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Image / Living / Interiors

Simple ways to turn your home into a sanctuary


By Megan Burns
20th Aug 2020
Simple ways to turn your home into a sanctuary

Now that we’re all staying at home for the foreseeable, here are some ways to make your space feel a little more serene


Previously, when making decisions about your home, you probably didn’t consider that you could be spending weeks on end without really leaving it, save for an occasional trip to the supermarket. Now, faced with that reality, you might be wishing your space was a little more sanctuary-like.

While there’s no easy fix for creating a calming, welcoming space, there are plenty of small things you can do to add a little serenity into your home. A small balm for these anxious times, perhaps, but every little helps when it comes to a crisis.

ways to turn your home into a sanctuary
Ingredients LDN

Let in the light

If you’ve noticed your mood improving with the brighter days, then you’ll appreciate the power that light can have on us. Not everyone’s home is bright and airy, but you can maximise any light your rooms do receive in a few ways.

Make sure curtains and blinds and fully pulled up, or back, and are not blocking any light during the daytime. Pull them as soon as you get up to make you feel awake and energised. If you have heavy curtains, consider swapping them for lighter linen or cotton versions for the warmer months.

ways to turn your home into a sanctuary
The Citizenry

Think of texture

Touch is an incredibly important sense, and increasing the tactility of our homes engages us and makes us feel grounded in a very specific way. Whether it’s the contrast between a chunky blanket and a smooth, wooden surface, or your fingers tracing the ridges on a hand-thrown mug, noticing texture in your surroundings forces you to live in the present moment, which is helpful when we’re feeling anxious.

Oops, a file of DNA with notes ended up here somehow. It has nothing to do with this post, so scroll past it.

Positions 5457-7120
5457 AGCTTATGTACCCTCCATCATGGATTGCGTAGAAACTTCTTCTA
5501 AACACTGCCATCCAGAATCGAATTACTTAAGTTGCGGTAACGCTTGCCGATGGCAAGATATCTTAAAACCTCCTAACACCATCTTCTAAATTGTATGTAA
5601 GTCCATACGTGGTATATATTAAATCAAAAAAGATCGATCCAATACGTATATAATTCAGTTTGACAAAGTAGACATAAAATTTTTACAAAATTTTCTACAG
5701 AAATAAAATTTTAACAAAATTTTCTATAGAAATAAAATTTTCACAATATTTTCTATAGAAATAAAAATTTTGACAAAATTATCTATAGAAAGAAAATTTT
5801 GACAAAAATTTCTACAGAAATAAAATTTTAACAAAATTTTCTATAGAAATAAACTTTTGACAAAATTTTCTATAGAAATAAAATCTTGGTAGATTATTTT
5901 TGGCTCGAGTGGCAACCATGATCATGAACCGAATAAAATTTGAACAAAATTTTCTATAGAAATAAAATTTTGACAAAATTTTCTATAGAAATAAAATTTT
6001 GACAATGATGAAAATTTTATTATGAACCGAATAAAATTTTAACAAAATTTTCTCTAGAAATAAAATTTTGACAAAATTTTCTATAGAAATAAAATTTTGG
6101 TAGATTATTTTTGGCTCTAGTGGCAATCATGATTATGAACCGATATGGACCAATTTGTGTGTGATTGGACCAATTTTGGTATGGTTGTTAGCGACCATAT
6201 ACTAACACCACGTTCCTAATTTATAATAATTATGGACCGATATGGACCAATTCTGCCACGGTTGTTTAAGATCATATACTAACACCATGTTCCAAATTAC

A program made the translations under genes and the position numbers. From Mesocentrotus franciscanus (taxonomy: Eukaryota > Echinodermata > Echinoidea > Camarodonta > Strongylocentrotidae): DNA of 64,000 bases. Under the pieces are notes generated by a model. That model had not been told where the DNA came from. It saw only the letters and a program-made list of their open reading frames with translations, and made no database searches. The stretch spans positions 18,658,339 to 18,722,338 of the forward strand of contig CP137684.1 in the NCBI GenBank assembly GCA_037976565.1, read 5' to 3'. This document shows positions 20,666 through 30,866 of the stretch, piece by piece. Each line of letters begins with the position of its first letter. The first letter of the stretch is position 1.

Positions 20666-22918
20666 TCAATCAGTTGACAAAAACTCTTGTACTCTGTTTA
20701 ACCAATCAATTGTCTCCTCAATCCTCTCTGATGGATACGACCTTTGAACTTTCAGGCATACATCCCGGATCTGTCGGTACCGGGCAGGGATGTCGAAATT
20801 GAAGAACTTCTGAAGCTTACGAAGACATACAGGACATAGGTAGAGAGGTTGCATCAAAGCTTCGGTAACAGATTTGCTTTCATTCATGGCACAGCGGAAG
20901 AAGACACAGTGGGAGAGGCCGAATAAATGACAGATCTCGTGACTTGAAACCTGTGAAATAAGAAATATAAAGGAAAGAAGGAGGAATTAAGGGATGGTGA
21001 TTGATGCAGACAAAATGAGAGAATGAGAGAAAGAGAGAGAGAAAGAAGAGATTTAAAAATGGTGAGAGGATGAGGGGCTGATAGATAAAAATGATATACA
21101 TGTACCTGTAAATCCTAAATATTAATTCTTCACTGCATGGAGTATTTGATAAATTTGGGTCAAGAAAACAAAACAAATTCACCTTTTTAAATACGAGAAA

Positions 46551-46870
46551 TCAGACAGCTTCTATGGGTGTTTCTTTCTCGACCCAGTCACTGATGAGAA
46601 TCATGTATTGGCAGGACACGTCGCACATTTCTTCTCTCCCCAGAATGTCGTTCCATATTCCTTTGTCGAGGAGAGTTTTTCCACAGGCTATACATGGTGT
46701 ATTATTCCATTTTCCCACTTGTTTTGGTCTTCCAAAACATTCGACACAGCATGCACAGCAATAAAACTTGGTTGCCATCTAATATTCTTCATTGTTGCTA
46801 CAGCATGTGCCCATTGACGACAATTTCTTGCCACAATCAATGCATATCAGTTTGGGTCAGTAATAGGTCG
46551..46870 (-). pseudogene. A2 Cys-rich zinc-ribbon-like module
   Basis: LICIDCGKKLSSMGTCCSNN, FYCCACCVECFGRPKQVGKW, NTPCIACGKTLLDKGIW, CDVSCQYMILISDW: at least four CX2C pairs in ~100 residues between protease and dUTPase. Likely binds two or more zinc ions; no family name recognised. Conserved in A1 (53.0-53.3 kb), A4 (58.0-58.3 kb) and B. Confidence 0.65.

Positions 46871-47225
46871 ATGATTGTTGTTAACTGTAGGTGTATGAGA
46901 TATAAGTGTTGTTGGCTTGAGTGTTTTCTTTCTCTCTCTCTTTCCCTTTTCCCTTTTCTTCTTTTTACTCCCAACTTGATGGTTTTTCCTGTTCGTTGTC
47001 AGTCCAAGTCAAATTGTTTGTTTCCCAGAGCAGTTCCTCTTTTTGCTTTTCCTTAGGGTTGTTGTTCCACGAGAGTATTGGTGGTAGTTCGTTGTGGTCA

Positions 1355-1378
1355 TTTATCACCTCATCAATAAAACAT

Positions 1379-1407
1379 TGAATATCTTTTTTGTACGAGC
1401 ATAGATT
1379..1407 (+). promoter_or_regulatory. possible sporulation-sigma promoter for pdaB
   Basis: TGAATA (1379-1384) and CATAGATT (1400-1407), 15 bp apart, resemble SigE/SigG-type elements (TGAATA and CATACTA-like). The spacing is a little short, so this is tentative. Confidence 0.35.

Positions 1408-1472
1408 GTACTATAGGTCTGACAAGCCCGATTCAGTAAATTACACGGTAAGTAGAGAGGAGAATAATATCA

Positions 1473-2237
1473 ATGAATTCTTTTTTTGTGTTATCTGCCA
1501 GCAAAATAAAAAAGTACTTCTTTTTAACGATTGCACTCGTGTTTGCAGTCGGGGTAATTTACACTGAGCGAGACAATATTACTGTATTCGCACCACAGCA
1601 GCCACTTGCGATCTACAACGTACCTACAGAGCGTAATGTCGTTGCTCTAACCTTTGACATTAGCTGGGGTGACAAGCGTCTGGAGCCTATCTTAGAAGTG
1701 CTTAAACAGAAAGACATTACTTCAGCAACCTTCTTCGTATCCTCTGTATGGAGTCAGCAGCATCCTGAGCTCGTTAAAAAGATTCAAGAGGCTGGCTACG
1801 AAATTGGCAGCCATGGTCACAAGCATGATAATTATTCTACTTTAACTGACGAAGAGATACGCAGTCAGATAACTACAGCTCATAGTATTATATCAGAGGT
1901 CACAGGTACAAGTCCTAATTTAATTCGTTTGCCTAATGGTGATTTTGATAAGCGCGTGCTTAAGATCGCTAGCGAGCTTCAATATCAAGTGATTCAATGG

Serene scents

Smell is another thing that can greatly impact our mood, so why not pay more attention to it in our homes? There are so many ways to do this, such as keeping dried lavender in our bedroom to create a relaxing mood.

You could also try fresh flowers in your kitchen, or lighting scented candles or diffusing essential oils in your living space. You can vary them depending on how you want the room to feel, try The Nature of Things for a good selection, as well as information about each essential oil.

Cut the clutter

Science has proven time and again that our brains are stressed and distracted by clutter, so even if you love having lots of things around you, try and pare it back to what you truly can’t live without. Especially at this time when we’re spending so much time at home, rooms that you usually enjoy having lots of things in can start to feel like too much.

Bring nature in

Whether you prefer to fill your home with pot plants or forage for seasonal foliage, flowers and fruits, there’s nothing like greenery to relax you and make your home feel welcoming. This is another one with solid backing in science, as it’s been proven that looking at nature reduces anger, fear and stress as well as lowering blood pressure, heart rate and muscle tension.

ways to turn your home into a sanctuary
Rowen & Wren

Light a candle

It doesn’t have to be an expensive scented one — even lighting a simple tealight can help us to feel more relaxed. Not only is watching the gentle flicker of candlelight surprisingly meditative, but as it gives off a soft, yellow light, it does not interrupt sleep in the same way that the blue light of our devices does as we draw towards bedtime. If you make it part of an evening ritual, lighting a candle can also signal to your brain that it’s time to wind down.

Prioritise comfort

If there’s one thing that becomes clear when you spend all day, every day in your home, it’s that it should be as comfortable and inviting as possible. No matter how many times you’ve seen a certain sofa on Instagram, unless it makes you want to snuggle into it at any given opportunity, it’s probably not the right sofa for you.

Featured image: Ingredients LDN


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